Also Titled… “Further Thoughts on the Princesses of Westfalin and Their Trilogy”
Remember that time when I reviewed Jessica Day George’s Princess of the Silver Wood? Funny thing: Jessica Day George herself actually responded to it on Twitter. George mentioned that I was missing a few details. I thought that Silver Wood was a standalone novel, when in fact it’s the third of a series. That made it only appropriate for me to go back, read all three books in succession, and then revise my thoughts. And that’s what brings us here today.
The books, in order, are The Princess of the Midnight Ball, The Princess of Glass, and The Princess of the Silver Woods. They follow the twelve dancing princesses from the Grimm’s tale of the same title, with a focus on Rose, the oldest; Poppy, one of the middle sisters; and Petunia, the youngest, respectively. While I wish George had written more books in this series, her choice of princesses to center her books on is deliberate and well-done. (The fact that I was reading a book about the youngest princess should have been a clue to me that I was at the tail end of a series, but you’ll have to forgive me.)
As previously stated, Jessica Day George drops delicious hints throughout the trilogy, marking out what she’s retelling. She also captures the dark and gritty ambience of the old fairytales (when appropriate), creating villains that make even the most even-keeled uncomfortable. The King Under Stone is creepy, not only because he’s powerful, but because he expects the princesses to marry the princes and give him heirs… even against their own will. Under Stone represents a real and legitimate evil more frightening than any magic.
Midnight Ball follows the girls as they pay their mother’s debt to the King Under Stone by dancing in his castle until their shoes are worn through every night. True to the original, their suitors are killed off–not by their father, this time, but by the jealous Under Stone. Enter Galen, a handsome soldier-turned-gardener. With the gifts an old crone gave him on his way home from battle, the cryptic help of Walter Vogel (another gardener), and a little bit of luck, Galen must save the princesses, or be killed himself. The stakes are appropriately high, and George begins her subtle foreshadowing of the rest of the series.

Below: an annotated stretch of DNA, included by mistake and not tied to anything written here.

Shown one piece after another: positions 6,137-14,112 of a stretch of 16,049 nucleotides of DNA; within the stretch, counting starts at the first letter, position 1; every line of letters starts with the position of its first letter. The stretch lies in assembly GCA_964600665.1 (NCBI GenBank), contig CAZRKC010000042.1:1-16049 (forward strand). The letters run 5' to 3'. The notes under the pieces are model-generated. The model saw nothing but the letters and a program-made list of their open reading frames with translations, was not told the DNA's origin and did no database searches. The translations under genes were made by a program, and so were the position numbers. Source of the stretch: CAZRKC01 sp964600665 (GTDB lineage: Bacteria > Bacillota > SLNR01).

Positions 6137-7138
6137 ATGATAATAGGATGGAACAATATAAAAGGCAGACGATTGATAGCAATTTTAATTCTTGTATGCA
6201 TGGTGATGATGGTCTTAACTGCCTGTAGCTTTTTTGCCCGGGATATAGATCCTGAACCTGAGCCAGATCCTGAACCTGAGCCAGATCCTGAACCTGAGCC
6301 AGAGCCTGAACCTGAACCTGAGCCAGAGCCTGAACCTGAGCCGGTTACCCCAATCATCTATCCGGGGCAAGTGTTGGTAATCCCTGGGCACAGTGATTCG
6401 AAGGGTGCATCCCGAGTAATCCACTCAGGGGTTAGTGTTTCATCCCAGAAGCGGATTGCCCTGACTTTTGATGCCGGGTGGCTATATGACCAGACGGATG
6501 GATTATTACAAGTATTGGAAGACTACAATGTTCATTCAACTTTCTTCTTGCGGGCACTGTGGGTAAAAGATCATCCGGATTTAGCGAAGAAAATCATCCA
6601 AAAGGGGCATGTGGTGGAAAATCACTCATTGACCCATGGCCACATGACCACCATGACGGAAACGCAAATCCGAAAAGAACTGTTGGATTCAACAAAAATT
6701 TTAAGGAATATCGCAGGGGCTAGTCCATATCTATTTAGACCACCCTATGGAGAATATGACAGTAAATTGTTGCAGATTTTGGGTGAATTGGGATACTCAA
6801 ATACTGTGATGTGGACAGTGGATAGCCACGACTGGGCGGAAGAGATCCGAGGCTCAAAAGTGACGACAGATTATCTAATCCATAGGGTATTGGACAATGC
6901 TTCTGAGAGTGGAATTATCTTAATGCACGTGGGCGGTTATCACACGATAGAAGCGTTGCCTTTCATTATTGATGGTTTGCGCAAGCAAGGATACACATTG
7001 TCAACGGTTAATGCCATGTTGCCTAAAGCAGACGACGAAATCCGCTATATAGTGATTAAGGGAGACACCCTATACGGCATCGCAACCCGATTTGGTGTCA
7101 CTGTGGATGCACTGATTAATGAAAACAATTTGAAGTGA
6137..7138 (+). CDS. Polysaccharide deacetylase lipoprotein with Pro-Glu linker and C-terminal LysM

Glass is a shockingly fresh retelling of Cinderella. In this version, Cinderella herself is not the lead–she also isn’t as sweet or long suffering as what we’d expect–and is saved by a real princess: Princess Poppy, to be exact. It is unique in that Under Stone an everything that happened there is mentioned (and important), but not the main villain. Poppy’s nightmares set the stage for Silver Woods, making them a vital plot point, even if we’re not at first aware of it. This one might have been my favorite of the three, even though the ending comes so quickly that I was left blinking at the last page.
My previous criticism that “everybody lives” is only partly true. Actually, it’s completely wrong if you take it at face value. People do die in the last book (swallowed by a spell, actually), but they’re not the people that I was overly attached to as a reader. I liked them well enough, no doubt about that; but they were the characters that I thought warranted more page-time. I didn’t know them as well as I wanted to, and so their deaths didn’t affect me like Galen’s or Rose’s would have.
That said, I can’t help feeling as if so much of the story is still left untold. What about the romances of the other sisters (specifically Lily and Heinrich)? Where did Walter Vogel go for all those years during the books? What are the mechanics of the condition of the citizens Under Stone (I still maintain that they borrow from the vampire legends, even if that’s not what they are)? What exactly are they? What about Walter and the Good Frau–I want more of their story! I almost wish that George had written one book for each sister, even though I recognize that it would both disrupt the narrative structure of the trilogy and, most likely, be overkill. I just want all the holes filled in… I just want more. Perhaps George will retell a few more favorites in the future–Hansel and Gretl, Sleeping Beauty… maybe we’ll even get a more accurate re-rendering of The Snow Queen?